Knight Center
Knight Center

Topic “Mexico”

Seven years after Mexican reporter disappeared, family members, journalists ask for investigation to be reopened


After seven years of not knowing the whereabouts of Mexican journalist Alfredo Jiménez Mota, of the newspaper El Imparcial, his family and the editors of the newspaper have asked the Mexican authorities to reopen his case for investigation, reported the Freedom of Expression Program of the Center for Journalism and Public Ethics. Read more »


Mexican court acquits five journalists sued for moral damages by former judge


The Mexican Supreme Court acquitted five journalists accused of defaming a judge after reporting about construction irregularities at the new headquarters of the Federal Court of Fiscal and Administrative Justice, reported the magazine Zócalo. Read more »


Mexican magazine fined for publishing electoral advertising


One week after a car bomb exploded in front of the Mexican newspaper Expreso's offices -- and authorities have yet to identify anyone responsible for the attack -- another publication from the same publishing company also has come under attack, this time from the local Electoral Board, which has fined the magazine Conexión Total about $12,500, reported the newspaper Hoy Tamaulipas on Thursday, March 29. Both Expreso and Conexión Total are located in the state of Tamaulipas. The fine was levied against the publication for running advertisements for a federal congressional candidate before the start of the official campaign period established by the Federal Electoral Institute, and for placing billboards in the streets depicting a cover of the magazine with a photo of the candidate. Read more »


Grenade explodes in front of TV station in northern Mexico


A grenade exploded in front of the headquarters of a Mexican television station the night of Sunday, March 25, in the border city of Matamoros, causing material damages but no injuries, reported the newspaper El Universal. Read more »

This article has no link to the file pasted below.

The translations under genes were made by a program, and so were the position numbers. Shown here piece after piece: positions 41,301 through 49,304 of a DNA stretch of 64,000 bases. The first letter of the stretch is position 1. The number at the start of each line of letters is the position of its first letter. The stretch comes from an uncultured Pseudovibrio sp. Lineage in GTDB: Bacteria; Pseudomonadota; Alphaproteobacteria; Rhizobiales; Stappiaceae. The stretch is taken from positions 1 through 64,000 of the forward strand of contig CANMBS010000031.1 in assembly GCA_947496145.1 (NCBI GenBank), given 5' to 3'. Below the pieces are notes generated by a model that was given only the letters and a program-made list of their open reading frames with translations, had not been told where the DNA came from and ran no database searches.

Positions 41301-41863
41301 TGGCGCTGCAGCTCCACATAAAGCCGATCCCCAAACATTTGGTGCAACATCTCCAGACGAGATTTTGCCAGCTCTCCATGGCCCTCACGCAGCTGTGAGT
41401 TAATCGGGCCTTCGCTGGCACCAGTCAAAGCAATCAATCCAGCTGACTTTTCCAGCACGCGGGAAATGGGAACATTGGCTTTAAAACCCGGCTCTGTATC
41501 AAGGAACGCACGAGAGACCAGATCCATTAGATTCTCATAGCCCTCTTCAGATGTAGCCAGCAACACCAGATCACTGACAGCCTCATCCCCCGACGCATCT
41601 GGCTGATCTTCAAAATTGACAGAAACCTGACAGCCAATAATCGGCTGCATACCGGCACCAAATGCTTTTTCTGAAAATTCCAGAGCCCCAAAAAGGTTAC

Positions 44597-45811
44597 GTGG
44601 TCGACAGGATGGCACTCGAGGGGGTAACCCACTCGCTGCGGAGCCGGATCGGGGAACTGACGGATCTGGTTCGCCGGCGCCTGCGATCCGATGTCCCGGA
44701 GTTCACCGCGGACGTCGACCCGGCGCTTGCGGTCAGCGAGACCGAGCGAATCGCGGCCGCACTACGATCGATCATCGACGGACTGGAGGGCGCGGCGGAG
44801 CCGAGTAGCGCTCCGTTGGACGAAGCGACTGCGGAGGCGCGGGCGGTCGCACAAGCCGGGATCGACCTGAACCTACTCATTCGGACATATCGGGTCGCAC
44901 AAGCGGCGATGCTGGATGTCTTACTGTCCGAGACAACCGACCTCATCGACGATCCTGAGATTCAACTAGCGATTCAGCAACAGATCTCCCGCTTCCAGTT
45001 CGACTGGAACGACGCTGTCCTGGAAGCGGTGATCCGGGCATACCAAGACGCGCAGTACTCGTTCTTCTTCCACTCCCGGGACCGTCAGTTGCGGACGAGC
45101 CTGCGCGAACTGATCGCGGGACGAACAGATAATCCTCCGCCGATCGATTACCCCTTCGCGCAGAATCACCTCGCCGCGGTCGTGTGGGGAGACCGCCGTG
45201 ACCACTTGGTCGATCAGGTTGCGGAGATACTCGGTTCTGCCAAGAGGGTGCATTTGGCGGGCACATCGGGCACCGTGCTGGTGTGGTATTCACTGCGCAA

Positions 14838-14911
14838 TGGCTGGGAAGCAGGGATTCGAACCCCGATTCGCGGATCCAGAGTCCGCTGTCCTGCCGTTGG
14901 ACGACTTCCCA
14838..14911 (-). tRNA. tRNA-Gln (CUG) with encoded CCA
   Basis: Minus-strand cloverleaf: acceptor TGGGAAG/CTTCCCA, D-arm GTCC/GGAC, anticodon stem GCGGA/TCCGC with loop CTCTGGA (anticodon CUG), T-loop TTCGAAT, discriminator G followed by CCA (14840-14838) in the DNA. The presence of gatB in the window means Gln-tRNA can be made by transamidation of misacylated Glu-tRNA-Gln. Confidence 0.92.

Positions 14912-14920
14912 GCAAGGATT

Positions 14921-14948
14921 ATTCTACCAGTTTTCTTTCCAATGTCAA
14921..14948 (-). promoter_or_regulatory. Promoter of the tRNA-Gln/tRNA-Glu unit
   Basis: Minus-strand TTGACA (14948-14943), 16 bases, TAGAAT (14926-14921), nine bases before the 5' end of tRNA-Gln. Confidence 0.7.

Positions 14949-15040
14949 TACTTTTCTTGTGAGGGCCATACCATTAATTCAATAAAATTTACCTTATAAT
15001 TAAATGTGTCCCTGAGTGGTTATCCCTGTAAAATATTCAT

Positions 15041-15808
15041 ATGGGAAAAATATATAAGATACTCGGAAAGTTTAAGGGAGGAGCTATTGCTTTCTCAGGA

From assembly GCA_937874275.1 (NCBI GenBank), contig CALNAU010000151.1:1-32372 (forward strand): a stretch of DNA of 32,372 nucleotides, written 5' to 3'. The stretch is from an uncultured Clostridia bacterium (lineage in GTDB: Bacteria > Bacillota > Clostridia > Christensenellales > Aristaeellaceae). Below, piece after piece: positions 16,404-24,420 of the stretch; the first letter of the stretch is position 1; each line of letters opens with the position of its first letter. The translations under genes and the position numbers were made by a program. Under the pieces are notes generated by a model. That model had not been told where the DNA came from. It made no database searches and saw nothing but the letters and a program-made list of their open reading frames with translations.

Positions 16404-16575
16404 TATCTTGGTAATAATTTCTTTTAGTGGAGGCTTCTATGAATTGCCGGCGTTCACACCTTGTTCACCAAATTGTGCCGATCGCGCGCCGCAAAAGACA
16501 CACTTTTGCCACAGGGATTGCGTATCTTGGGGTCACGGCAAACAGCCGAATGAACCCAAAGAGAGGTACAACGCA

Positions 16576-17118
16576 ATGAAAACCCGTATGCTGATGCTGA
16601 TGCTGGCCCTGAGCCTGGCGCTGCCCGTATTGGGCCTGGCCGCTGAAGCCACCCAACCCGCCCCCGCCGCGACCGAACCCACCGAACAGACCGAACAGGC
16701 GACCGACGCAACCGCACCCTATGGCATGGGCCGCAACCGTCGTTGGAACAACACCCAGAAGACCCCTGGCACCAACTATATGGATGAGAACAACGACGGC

Opinion: In addition to federalizing crimes against the Mexican press, prosecutors need willpower


Guest post by Ricardo Raphael, political analyst, and columnist for the Mexican newspaper El Universal

Criminals are not the ones responsible for damaging freedom of expression. According to the British organization Article 19, the majority of assaults against journalists are carried out by public officials. Police, soldiers, security bureaucrats, and politicians of low, middle, and high ranks are the ones responsible for making Mexico dangerous for journalists. More than 170 assaults were registered in the last year: killings, kidnappings, and threats. Year after year there are more threats of freedom of expression. When a journalist's pen or voice is vanquished, he or she is not the only one that suffers the consequence, but the entire society suffers as it ceases to know, to be informed, and loses consciousness of what happens in its surroundings. Read more »



Newsletter

Subscribe to our twice weekly newsletter about journalism in the Americas.

Choose your language:


English
Español
Português


Please enter your e-mail address: